A joint BGS/King's College briefing/seminar
War Studies Meeting Room, 6th Floor, King's Building, Strand Campus, King's College London. 6 - 8 pm.
'An Orphan in the Caucasus' - Talk by Donald Rayfield 17th November
'An Orphan in the Caucasus': the mysterious origins and connections of the Georgian Langauge
Donald Rayfield will discuss the relationship (proven and possible) between Georgian and other European, Anatolian and other Caucasian languages, and the way various theories have been manipulated over the last century or two.
Emeritus Professor of Russian at Queen Mary, University of London, author of 'The Literature of Georgia', editor-in-chief of 'A Comprehensive Georgian-English Dictionary' and having just completed a 'History of Georgia', Donald Rayfield is undoubtedly one of the most interesting and popular speakers at BGS events. Not to be missed by anyone interested in Georgia.
November 17th at 6.30pm in the Research Forum South Room at the Courtauld Institute.
Somerset House, Strand, London, WC2R 0RN
Our grateful thanks to the Courtauld Institute for making this event possible.
A Trip to Karabakh (Gaseirneba Kharabakhshi)
Winner of the 'Golden Vine' - Grand Prize at the CIS and Baltic States Festival. A collaboration between director Levan Tutberidze and writer Aka Morchiladze. It follows the journey of two young men from Tbilisi to Azerbaijanin search of drugs, who accidentally end up in war-torn Karabakh. This is a poignant and entertaining film about the futility of war and the contradictions and complexities of the South Caucasus. The film is being shown with English sub-titles. 105 minutes. Please email info@britishgeorgian society.org if you wish to attend.
Georgian Embassy 7.00pm Wednesday 12th October
4 Russell Gardens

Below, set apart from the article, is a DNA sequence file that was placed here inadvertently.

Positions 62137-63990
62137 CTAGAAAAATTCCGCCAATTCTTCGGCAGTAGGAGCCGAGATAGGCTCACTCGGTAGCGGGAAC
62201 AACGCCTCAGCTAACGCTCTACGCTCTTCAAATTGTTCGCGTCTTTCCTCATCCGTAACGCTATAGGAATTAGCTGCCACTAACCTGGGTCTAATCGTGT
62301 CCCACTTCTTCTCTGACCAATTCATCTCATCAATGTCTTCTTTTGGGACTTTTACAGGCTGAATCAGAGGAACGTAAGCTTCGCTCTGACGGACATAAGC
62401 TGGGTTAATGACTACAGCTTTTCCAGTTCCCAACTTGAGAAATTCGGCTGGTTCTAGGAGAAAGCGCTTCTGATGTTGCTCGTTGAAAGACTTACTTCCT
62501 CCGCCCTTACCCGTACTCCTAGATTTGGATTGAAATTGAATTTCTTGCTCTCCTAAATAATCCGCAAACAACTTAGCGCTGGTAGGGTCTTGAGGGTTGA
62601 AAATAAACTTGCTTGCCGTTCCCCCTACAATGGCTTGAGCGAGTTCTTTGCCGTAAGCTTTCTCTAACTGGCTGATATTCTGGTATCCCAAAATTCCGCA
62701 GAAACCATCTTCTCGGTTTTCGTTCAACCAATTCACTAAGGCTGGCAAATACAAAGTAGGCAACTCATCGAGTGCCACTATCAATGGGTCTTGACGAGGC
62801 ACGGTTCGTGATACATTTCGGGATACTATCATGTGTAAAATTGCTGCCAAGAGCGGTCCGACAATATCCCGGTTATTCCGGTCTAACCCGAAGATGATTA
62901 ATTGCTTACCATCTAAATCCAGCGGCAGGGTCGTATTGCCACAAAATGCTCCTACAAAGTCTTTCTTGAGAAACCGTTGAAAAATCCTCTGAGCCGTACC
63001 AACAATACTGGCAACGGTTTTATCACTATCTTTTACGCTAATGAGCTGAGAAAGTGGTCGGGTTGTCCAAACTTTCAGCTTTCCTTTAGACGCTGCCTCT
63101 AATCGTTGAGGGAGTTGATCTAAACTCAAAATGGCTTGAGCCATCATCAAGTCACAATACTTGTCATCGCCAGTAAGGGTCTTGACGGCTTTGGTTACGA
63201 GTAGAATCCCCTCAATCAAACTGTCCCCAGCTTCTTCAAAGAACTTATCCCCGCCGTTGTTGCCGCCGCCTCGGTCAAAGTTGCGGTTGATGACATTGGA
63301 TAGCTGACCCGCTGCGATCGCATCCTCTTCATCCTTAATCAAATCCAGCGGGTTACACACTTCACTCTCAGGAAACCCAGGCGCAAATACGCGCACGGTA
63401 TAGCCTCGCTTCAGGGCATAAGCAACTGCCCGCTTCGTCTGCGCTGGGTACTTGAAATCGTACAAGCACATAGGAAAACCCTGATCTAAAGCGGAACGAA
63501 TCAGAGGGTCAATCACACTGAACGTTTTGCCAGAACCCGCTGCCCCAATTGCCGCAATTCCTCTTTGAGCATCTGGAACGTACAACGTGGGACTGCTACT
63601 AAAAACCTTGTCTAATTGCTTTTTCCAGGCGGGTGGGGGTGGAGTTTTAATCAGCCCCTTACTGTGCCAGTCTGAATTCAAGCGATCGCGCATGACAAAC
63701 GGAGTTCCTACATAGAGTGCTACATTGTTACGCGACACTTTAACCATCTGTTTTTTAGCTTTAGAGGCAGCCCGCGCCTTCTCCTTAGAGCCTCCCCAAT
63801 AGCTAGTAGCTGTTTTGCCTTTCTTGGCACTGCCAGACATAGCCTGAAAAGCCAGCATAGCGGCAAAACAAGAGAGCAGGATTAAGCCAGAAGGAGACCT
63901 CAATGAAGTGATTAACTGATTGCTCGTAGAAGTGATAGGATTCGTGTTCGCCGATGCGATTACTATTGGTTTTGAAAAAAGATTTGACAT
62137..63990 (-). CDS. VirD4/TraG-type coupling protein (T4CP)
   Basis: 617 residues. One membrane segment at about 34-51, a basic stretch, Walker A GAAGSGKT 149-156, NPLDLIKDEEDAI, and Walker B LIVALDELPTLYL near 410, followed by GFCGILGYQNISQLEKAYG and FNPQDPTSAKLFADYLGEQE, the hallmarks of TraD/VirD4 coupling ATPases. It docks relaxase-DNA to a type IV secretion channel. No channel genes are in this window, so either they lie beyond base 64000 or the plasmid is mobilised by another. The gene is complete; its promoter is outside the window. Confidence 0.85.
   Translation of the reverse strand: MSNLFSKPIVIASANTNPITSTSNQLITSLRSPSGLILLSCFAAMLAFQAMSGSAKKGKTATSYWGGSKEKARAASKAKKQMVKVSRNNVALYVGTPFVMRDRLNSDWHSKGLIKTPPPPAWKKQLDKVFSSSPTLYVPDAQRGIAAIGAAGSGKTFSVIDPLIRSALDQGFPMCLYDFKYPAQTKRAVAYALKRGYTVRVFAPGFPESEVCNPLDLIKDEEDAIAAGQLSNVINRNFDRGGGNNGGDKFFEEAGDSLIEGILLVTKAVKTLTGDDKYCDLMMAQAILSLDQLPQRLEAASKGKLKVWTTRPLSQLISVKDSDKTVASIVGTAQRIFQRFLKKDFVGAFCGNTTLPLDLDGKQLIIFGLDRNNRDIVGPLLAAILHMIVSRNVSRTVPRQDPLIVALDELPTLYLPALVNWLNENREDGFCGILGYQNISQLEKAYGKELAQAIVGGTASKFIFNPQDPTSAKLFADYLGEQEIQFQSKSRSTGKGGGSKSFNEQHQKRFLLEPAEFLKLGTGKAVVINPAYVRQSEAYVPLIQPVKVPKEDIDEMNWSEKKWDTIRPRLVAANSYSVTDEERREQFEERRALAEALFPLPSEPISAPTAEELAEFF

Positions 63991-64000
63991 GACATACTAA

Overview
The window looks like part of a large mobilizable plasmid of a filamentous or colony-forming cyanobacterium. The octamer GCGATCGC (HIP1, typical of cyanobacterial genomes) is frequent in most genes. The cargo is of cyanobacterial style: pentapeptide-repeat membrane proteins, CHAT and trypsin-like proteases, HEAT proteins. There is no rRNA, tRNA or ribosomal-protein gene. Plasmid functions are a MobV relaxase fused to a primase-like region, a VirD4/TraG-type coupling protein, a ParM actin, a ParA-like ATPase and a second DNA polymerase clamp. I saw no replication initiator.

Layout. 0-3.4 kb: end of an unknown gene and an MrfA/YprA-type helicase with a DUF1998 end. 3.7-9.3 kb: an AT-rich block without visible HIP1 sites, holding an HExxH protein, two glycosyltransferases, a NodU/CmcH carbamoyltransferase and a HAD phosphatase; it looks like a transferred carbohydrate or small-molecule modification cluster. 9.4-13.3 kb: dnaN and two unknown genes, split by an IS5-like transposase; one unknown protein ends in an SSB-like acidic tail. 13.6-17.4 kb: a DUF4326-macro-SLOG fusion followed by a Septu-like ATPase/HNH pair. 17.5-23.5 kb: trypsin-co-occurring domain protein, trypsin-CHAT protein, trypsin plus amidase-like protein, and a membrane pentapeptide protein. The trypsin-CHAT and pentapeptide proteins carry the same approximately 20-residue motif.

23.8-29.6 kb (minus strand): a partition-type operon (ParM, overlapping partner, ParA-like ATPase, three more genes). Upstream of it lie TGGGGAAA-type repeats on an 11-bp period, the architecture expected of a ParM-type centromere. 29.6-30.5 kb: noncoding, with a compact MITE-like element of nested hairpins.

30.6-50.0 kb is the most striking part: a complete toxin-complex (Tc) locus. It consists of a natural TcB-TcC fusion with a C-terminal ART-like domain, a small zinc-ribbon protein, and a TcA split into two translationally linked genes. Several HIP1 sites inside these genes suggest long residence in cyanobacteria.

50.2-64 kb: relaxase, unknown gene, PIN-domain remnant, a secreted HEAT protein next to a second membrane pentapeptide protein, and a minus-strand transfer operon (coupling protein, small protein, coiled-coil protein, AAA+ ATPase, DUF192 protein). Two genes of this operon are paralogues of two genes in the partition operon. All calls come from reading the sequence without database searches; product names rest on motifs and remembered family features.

London W14 8EZ
020 7603 7799
Georgian Studies Day 2nd November 2011
Keto and Kote introduced by Gela Charkviani
The earliest full-scale Georgian cinematic musical Keto and Kote (1948), based on the comic opera by Viktor Dolidze, was screened at the Georgian Embassy in April 2011, with the first showing of a newly restored print. Directed by Vakhtang Tabliashvili and Shalva Gedevanishvili, starring leading actors of different generations, such as Medea Japaridze, Veriko Andjaparidze, Vaso Godziashvili and Akaki Kvantaliani, the film features splendid music, choreography and humour.
In a wonderfully entertaining and fascinating introduction Gela Charkviani, the distinguished diplomat, TV personality and former Ambassador to the UK and Ireland, described how the Chattanooga Choo Choo did more for American diplomacy than the CIA ever could.
My English Grandfather (1986) anu chemi ingliseli Papa
Director Nana Djordjadze made the only Georgian film to be nominated for an oscar, A Chef in Love (1996). Her 1986 comedy, My English Grandfather also called Robinson Crusoe in Georgia hence Robinsoniada, was entered in the Un Certain Regard section at the 1987 Cannes Film Festival and won the prestigious Caméra d'Or as a first feature. Djordjadze (born in 1948) graduated in architecture but started acting and then in 1974 enrolled in the film classes of Tengiz Abuladze and Irakli Kvririkadze in the Faculty of Film Direction at the Rustaveli State Theatre Institute, Tbilisi. Like other leading Georgian filmmakers of the time, Djordjadze left Georgia in the early 1990s and has made her home in Berlin.
Events coming soon...
These events have already taken place.